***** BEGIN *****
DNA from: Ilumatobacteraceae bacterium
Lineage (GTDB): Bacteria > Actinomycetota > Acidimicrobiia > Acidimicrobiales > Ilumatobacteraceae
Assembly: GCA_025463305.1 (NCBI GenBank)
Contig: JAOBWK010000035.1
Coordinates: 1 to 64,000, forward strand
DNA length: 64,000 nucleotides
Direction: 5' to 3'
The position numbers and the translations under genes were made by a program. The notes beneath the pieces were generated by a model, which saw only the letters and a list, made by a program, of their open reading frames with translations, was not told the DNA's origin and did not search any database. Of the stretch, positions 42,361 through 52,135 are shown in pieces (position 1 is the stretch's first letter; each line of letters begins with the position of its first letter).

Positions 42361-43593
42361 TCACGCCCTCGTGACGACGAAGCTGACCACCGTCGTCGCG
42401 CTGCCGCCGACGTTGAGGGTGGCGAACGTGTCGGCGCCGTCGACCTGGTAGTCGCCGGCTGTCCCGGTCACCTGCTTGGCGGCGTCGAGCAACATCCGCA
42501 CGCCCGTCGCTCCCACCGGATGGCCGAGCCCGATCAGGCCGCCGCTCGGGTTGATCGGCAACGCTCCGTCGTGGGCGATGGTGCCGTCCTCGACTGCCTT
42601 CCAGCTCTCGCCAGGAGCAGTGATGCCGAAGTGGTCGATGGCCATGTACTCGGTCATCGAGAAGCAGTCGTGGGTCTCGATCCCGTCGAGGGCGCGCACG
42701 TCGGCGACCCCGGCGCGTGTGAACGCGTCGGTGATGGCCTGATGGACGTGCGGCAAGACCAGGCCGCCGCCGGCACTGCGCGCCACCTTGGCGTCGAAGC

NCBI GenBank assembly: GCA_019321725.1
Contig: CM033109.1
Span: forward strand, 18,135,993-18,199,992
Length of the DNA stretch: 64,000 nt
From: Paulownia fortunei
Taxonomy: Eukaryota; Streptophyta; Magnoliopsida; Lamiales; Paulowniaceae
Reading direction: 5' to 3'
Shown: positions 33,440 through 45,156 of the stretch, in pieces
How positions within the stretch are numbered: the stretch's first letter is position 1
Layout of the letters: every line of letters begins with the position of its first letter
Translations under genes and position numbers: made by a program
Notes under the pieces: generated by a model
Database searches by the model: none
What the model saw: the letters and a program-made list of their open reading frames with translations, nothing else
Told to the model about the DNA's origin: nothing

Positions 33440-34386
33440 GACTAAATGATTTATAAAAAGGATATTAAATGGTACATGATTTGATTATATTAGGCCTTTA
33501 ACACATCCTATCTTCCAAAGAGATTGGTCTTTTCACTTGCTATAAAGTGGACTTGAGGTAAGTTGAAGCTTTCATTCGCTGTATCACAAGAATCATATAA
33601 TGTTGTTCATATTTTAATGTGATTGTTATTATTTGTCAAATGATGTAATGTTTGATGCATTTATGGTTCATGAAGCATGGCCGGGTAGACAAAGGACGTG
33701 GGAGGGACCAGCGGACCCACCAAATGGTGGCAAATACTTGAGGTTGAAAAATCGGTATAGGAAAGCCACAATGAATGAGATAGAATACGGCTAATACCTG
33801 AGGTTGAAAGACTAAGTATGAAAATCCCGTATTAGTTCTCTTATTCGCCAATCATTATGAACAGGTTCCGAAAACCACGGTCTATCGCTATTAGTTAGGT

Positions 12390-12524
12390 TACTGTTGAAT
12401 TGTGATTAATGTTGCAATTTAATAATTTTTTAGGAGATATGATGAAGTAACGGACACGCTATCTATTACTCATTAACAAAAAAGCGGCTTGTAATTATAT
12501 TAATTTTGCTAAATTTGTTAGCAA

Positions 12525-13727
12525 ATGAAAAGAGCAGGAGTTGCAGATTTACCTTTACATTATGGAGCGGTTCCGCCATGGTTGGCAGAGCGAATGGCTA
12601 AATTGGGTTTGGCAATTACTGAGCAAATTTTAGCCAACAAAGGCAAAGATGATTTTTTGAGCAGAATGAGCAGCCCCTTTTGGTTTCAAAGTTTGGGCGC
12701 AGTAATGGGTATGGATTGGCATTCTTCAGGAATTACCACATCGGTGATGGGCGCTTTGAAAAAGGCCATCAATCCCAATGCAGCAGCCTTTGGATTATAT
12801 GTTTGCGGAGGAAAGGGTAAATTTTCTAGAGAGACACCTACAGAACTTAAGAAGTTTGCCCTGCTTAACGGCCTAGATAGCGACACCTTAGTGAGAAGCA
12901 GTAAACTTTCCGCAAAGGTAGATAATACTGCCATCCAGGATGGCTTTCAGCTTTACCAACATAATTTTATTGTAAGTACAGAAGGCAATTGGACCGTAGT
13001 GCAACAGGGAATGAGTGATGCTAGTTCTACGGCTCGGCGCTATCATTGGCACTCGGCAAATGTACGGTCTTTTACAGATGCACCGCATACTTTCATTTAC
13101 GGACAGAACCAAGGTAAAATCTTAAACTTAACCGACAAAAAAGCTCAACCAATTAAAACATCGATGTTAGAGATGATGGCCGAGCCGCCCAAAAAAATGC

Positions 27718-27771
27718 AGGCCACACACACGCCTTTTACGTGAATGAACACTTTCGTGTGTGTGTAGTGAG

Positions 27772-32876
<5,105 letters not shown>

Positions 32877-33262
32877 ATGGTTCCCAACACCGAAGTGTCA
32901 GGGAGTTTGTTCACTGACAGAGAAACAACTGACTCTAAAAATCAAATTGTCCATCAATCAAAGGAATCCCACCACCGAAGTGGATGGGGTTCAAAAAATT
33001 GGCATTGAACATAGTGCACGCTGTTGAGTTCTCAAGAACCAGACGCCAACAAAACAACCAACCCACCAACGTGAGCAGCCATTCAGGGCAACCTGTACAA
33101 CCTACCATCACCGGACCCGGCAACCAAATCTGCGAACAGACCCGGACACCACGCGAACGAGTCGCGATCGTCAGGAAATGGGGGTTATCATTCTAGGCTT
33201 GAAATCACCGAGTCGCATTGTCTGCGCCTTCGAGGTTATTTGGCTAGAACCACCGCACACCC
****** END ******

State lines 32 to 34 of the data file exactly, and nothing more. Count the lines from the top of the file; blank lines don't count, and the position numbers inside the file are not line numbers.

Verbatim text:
33501 ACACATCCTATCTTCCAAAGAGATTGGTCTTTTCACTTGCTATAAAGTGGACTTGAGGTAAGTTGAAGCTTTCATTCGCTGTATCACAAGAATCATATAA
33601 TGTTGTTCATATTTTAATGTGATTGTTATTATTTGTCAAATGATGTAATGTTTGATGCATTTATGGTTCATGAAGCATGGCCGGGTAGACAAAGGACGTG
33701 GGAGGGACCAGCGGACCCACCAAATGGTGGCAAATACTTGAGGTTGAAAAATCGGTATAGGAAAGCCACAATGAATGAGATAGAATACGGCTAATACCTG